Workers on construction sites across Indiana can be found nailing plywall from atop scaffolds, scaling roofs or painting newly built homes. But what isn’t evident is whether those workers are part of a shady trend construction industry experts say is a serious concern — payroll tax fraud.
Legal Services Corp., the national funder for legal aid providers across the country, including Indiana Legal Services, was unable to get additional funding through the American Rescue Plan Act of 2021, but the organization is planning to nearly double its annual budget request to more than $1 billion for fiscal year 2022.
Indiana officials have yet to describe any big plans for the influx of federal money expected from the $1.9 trillion COVID-19 relief package that Congress approved this week.
A Congress riven along party lines approved a landmark $1.9 trillion COVID-19 relief bill Wednesday, as President Joe Biden and Democrats claimed a triumph on a bill that marshals the government’s spending might against twin pandemic and economic crises.
A Trump-era immigration rule denying green cards to immigrants who use public benefits such as food stamps was dealt likely fatal blows Tuesday after the Biden administration dropped legal challenges, including before the Supreme Court.
Congress is poised to approve a landmark $1.9 trillion COVID-19 relief bill, placing President Joe Biden on the cusp of an early triumph that advances Democratic priorities and showcases the unity his party will need to forge future victories.
An exhausted Senate narrowly approved a $1.9 trillion COVID-19 relief bill Saturday as President Joe Biden and his Democratic allies notched a victory they called crucial for hoisting the country out of the pandemic and economic doldrums.
Democrats agreed Friday to pare back emergency jobless benefits but extend them for an extra month, bidding to solidify support as the Senate approached a voting marathon on a $1.9 trillion COVID-19 relief bill.
President Joe Biden urged Senate Democrats to rally behind a $1.9 trillion COVID-19 relief bill and stood by his proposed $1,400 payments to individuals, even as some party moderates sought to dial back parts of the package.
Republicans rallied solidly against Democrats’ proposed $1.9 trillion COVID-19 relief bill as lawmakers awaited a decision by the Senate’s parliamentarian that could bolster or potentially kill a pivotal provision hiking the federal minimum wage.
President Joe Biden on Wednesday revoked a series of presidential orders and memoranda signed by Donald Trump, including one that sought to cut funding from several cities the 45th president deemed “anarchist” havens and another mandating that federal buildings should be designed in a classical aesthetic.
The United States Supreme Court said Monday it will take up challenges to controversial Trump administration policies affecting family-planning clinics and immigrants, even though the Biden administration has announced it is reviewing them.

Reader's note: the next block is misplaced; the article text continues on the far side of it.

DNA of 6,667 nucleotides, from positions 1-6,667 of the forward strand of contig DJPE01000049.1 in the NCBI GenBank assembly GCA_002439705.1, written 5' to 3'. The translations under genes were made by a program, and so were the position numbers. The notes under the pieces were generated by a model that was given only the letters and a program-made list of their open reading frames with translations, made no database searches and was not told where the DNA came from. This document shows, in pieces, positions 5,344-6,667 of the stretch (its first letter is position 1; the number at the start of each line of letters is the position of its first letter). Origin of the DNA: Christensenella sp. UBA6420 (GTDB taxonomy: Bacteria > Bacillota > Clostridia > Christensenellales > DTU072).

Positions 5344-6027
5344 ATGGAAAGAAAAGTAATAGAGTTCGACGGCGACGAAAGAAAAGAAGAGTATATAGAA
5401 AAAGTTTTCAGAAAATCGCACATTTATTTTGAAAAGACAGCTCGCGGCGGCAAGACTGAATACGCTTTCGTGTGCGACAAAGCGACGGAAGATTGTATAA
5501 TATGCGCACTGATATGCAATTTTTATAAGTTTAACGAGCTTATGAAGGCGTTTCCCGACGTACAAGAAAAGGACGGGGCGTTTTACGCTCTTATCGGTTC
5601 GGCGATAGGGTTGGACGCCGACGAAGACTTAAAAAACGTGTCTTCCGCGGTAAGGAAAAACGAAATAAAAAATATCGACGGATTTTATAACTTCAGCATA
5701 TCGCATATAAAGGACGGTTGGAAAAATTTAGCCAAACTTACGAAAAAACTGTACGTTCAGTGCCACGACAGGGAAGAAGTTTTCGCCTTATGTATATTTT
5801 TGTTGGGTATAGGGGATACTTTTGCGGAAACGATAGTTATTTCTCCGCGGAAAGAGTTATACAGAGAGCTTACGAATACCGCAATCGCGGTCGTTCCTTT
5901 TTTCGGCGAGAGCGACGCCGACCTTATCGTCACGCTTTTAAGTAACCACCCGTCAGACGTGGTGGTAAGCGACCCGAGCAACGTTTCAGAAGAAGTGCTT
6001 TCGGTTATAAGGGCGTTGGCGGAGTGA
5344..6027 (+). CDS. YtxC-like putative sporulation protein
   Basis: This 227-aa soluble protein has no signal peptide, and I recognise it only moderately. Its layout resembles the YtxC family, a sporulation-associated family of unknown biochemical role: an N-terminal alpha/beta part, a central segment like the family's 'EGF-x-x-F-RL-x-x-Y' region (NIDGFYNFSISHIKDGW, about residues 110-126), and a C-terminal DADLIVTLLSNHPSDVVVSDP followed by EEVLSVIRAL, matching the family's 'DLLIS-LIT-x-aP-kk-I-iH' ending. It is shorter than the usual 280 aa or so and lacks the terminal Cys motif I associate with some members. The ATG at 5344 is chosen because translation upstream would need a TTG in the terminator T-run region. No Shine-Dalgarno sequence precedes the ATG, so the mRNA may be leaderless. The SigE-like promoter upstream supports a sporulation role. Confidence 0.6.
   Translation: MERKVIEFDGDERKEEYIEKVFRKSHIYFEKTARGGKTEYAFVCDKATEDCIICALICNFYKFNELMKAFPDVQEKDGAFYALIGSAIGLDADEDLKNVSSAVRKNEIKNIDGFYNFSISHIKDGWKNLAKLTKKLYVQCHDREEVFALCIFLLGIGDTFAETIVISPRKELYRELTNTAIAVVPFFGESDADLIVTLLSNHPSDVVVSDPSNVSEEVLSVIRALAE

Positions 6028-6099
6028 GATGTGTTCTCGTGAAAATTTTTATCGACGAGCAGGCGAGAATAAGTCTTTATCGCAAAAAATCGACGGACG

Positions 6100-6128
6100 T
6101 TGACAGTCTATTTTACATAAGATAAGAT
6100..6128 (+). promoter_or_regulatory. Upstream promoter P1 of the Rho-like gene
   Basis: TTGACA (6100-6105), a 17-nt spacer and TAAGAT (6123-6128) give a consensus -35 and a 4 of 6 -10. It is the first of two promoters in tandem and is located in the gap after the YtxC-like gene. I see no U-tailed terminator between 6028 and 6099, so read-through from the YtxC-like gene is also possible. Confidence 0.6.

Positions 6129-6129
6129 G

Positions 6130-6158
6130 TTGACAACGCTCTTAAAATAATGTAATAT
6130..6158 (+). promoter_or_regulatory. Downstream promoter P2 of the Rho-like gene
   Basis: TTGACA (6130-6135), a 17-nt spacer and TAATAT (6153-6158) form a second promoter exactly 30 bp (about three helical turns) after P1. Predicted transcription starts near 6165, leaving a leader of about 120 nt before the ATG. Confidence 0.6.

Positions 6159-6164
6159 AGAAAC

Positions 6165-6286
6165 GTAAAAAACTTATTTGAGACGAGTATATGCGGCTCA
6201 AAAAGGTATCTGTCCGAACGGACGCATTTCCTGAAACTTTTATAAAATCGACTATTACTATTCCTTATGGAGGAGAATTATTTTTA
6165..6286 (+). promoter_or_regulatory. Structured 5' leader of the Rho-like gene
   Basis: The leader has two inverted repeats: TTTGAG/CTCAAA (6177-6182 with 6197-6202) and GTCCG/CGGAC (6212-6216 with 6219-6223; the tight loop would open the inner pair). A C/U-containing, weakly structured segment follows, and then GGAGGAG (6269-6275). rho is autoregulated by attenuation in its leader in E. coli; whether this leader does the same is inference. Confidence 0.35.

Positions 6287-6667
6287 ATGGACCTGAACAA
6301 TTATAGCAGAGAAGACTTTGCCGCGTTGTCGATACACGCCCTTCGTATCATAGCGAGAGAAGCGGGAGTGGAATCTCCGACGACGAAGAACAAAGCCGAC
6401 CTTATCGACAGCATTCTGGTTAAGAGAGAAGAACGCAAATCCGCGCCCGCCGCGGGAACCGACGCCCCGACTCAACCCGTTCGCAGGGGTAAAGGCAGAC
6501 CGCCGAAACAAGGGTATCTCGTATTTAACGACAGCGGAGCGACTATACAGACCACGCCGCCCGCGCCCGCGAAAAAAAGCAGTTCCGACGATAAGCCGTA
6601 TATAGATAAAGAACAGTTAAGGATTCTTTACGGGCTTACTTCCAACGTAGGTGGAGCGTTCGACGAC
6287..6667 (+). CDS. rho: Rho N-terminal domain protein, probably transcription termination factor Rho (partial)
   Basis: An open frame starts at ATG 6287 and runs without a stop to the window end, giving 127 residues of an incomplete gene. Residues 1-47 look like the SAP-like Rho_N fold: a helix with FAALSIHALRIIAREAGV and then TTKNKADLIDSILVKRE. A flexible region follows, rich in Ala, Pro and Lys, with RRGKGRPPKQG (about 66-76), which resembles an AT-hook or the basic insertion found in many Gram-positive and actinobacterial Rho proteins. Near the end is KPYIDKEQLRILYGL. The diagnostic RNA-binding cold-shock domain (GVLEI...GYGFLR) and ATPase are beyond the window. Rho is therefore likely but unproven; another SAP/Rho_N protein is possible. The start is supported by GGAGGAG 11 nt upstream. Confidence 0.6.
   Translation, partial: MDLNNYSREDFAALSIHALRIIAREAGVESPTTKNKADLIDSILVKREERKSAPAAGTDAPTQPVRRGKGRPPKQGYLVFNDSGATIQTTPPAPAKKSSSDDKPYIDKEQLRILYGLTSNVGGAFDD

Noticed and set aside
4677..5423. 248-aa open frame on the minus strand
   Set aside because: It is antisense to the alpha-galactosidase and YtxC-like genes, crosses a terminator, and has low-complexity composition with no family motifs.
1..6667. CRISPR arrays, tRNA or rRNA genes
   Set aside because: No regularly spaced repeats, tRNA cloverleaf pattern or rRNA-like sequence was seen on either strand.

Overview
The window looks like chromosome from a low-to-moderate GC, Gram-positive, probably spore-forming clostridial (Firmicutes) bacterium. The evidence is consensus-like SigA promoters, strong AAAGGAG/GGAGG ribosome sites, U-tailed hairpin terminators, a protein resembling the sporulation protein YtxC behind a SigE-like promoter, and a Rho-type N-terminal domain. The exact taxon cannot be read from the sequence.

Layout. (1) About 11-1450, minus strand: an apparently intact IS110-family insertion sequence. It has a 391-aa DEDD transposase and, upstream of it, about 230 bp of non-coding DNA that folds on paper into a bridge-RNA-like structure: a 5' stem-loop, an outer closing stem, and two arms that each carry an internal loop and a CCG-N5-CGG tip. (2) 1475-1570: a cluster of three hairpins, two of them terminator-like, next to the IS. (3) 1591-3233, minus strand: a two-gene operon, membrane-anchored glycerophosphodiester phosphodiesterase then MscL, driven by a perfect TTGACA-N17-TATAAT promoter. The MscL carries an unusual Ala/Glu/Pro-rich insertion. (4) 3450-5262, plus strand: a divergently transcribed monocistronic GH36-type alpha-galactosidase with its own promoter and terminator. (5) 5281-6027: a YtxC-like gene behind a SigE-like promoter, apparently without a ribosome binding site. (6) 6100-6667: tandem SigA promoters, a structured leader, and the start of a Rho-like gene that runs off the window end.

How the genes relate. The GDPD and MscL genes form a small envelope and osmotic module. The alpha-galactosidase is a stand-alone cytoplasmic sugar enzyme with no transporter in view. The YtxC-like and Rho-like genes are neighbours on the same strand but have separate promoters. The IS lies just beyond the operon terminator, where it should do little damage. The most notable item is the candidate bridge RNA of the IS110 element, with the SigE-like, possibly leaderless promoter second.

As workers faced furloughs and layoffs during COVID-19 pandemic, many relied on unemployment checks for their needed source of income. But some also face a dilemma – choosing between returning to work in potentially unsafe conditions posed by the coronavirus or risk losing their job and going without pay. President Joe Biden in a Jan. 22 executive order requested a solution to that quandary.
House Democrats proposed an additional $1,400 in direct payments to individuals as Congress began piecing together a $1.9 trillion COVID-19 relief package that tracks President Joe Biden’s plan for battling the pandemic and reviving a still staggering economy.
More than a sweeping national rescue plan, President Joe Biden’s $1.9 trillion COVID-19 relief package presents a first political test — of his new administration, of Democratic control of Congress and of the role of Republicans in a post-Trump political landscape.
President Joe Biden plans to take executive action Friday to provide a stopgap measure of financial relief to millions of Americans while Congress begins to consider his much larger $1.9 trillion package to help those affected by the coronavirus pandemic.
President Donald Trump’s push for bigger $2,000 COVID-19 relief checks stalled in the Senate as Republicans blocked a swift vote proposed by Democrats and split within their own ranks over whether to boost spending or defy the White House.
President Donald Trump has signed a $900 billion pandemic relief package, ending days of drama over his refusal to accept the bipartisan deal that will deliver long-sought cash to businesses and individuals and avert a federal government shutdown.
President Donald Trump late Tuesday threatened to torpedo Congress’ massive COVID-19 relief package in the midst of a raging pandemic and deep economic uncertainty, suddenly demanding changes fellow Republicans have opposed.
Congress passed a $900 billion pandemic relief package that would finally deliver long-sought cash to businesses and individuals and resources to vaccinate a nation confronting a frightening surge in COVID-19 cases and deaths.